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Va. attorney general warns of Equifax breach impact

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More than 4 million Virginians affected; Herring and other state AGs also working to remove problematic terms from company’s monitoring program

Staff Report

Attorney General Mark R. Herring is warning that more than 4 million Virginia consumers could be affected by a massive data breach from Equifax Inc., which is one of the country’s three major credit bureau monitoring agencies.

According to Equifax, hackers have exploited a vulnerability in the agency’s website application to gain access to files potentially affecting 143 million consumers nationwide.

In a news release on Friday, Herring said he and his team are also aware of problematic language reportedly included in the terms of the monitoring program setup by Equifax, and are working with fellow state attorneys general to address the issue.

“This data breach is breathtaking in scope and severity, and is especially troubling considering the source,” said Herring. “All consumers should exercise caution in the weeks and months to come to protect their personal information and their wallets. I urge anyone who thinks they’ve been impacted to keep a close eye on their finances.”

Equifax said that hackers primarily accessed names, Social Security numbers, birth dates and addresses, though they also may have gained access to driver’s license numbers, credit card numbers and dispute documents containing personal information. Those impacted are now at an increased threat of identity theft.

Herring encouraged anyone who believes they have been a victim of identity theft or financial crime in connection with this breach to contact the attorney general’s Consumer Protection Section at ag.virginia.gov/consumer-protection/. The Consumer Protection Section’s Identity Theft Guide can be accessed online for information on how to protect personal information and what to do if you think you’ve been the victim of an identity theft.

“It may be some time before the extent of the damage is known, and we will be sure to keep Virginians updated during a rapidly developing situation,” Herring said. He urged all consumers “to exercise caution and monitor their bank and credit card accounts for unauthorized charges, monitor credit reports, and change or strengthen passwords.”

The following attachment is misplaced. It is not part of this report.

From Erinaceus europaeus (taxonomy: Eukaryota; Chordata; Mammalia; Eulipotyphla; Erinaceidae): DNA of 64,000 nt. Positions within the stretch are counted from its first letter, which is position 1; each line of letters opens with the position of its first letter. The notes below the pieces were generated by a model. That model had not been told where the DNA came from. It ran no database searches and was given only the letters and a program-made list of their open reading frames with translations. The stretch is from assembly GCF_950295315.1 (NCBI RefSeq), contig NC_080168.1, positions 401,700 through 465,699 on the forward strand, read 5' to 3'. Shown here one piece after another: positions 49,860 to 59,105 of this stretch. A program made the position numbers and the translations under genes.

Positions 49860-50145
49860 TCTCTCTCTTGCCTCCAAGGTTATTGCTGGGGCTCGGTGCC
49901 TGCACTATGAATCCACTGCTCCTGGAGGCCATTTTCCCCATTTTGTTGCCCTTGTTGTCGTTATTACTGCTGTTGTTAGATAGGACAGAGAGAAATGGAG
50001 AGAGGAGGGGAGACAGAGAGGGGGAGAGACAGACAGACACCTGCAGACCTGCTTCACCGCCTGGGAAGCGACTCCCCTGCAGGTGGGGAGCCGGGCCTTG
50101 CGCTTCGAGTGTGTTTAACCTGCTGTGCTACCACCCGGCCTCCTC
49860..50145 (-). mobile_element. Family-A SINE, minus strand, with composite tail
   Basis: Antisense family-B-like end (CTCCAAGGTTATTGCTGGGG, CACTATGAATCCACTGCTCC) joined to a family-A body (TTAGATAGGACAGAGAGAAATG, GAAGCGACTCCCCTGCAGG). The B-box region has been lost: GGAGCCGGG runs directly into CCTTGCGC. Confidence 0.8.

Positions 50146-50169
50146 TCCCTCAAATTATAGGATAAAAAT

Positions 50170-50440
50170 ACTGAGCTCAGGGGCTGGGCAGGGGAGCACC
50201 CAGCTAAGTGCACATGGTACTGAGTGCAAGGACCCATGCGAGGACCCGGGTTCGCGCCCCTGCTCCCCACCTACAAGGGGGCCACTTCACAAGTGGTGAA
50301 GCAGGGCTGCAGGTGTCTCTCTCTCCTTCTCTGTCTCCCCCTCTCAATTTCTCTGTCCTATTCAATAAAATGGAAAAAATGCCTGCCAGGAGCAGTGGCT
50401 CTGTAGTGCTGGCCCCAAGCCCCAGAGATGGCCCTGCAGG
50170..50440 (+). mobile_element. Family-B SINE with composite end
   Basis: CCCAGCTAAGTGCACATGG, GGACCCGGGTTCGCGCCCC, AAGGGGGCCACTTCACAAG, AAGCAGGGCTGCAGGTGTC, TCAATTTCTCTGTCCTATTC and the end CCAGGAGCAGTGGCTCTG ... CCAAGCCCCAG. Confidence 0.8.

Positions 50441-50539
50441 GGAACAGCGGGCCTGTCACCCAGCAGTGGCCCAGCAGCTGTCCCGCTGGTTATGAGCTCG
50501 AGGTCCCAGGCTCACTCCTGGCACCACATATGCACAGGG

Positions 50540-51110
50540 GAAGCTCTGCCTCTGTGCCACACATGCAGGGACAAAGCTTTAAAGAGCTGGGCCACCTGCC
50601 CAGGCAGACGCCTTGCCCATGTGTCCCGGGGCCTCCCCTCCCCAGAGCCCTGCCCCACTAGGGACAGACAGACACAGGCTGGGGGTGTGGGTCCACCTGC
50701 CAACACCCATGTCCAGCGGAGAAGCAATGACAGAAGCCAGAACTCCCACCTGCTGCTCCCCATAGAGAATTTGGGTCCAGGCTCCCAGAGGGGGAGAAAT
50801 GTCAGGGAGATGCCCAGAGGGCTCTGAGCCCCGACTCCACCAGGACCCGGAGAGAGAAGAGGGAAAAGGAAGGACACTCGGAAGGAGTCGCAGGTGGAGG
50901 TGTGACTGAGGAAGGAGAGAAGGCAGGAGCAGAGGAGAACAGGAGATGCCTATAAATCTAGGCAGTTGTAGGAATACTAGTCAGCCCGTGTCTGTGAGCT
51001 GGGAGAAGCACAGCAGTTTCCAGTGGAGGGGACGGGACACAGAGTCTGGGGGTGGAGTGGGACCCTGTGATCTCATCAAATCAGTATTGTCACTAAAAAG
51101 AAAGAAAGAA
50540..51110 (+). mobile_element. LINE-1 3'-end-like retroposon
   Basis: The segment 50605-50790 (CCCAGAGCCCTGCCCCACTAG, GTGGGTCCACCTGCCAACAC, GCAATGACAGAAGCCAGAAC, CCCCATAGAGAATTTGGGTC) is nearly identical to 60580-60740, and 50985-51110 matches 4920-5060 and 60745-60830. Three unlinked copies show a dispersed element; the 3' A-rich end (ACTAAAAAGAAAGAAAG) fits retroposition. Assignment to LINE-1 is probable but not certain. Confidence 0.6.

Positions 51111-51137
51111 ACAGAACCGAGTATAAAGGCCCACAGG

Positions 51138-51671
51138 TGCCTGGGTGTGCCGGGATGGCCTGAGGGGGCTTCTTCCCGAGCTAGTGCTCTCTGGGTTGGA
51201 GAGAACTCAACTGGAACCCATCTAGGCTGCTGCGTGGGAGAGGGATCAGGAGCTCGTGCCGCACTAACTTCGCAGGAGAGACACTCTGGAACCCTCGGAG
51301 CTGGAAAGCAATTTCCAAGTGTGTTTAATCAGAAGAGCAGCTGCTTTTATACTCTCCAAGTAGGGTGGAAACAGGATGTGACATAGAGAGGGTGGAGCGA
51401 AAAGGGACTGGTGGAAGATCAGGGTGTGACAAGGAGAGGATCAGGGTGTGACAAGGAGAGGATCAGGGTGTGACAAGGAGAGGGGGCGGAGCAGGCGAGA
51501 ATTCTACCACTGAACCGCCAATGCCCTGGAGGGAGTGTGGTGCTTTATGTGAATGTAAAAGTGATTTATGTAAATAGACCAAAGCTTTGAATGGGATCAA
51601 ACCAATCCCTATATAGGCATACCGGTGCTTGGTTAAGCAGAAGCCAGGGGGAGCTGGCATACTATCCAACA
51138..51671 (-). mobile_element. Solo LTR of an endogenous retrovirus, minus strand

Virginians can visit equifaxsecurity2017.com for more information on the breach and ways to help protect against misuse of hacked information.

However, Herring warned consumers to “closely and carefully review any terms and conditions prior to submitting any information, as state attorneys general work to address the following problematic language that is reportedly included in the terms:

“AGREEMENT TO RESOLVE ALL DISPUTES BY BINDING INDIVIDUAL ARBITRATION. PLEASE READ THIS ENTIRE SECTION CAREFULLY BECAUSE IT AFFECTS YOUR LEGAL RIGHTS BY REQUIRING ARBITRATION OF DISPUTES (EXCEPT AS SET FORTH BELOW) AND A WAIVER OF THE ABILITY TO BRING OR PARTICIPATE IN A CLASS ACTION, CLASS ARBITRATION, OR OTHER REPRESENTATIVE ACTION. ARBITRATION PROVIDES A QUICK AND COST EFFECTIVE MECHANISM FOR RESOLVING DISPUTES, BUT YOU SHOULD BE AWARE THAT IT ALSO LIMITS YOUR RIGHTS TO DISCOVERY AND APPEAL.”

Herring said he is working with fellow state attorneys general to remove this language from the Equifax terms, because it could potentially lead consumers to waive their right to sue Equifax if they visit the site just to see if their data was compromised.

Equifax also reports that it is offering one year of credit file monitoring and identity theft protection for all U.S. consumers, even if they are not among those impacted by this breach. It includes credit monitoring for Equifax, Experian and TransUnion; copies of and the ability to lock Equifax credit reports; identity theft insurance and online scanning for Social Security numbers.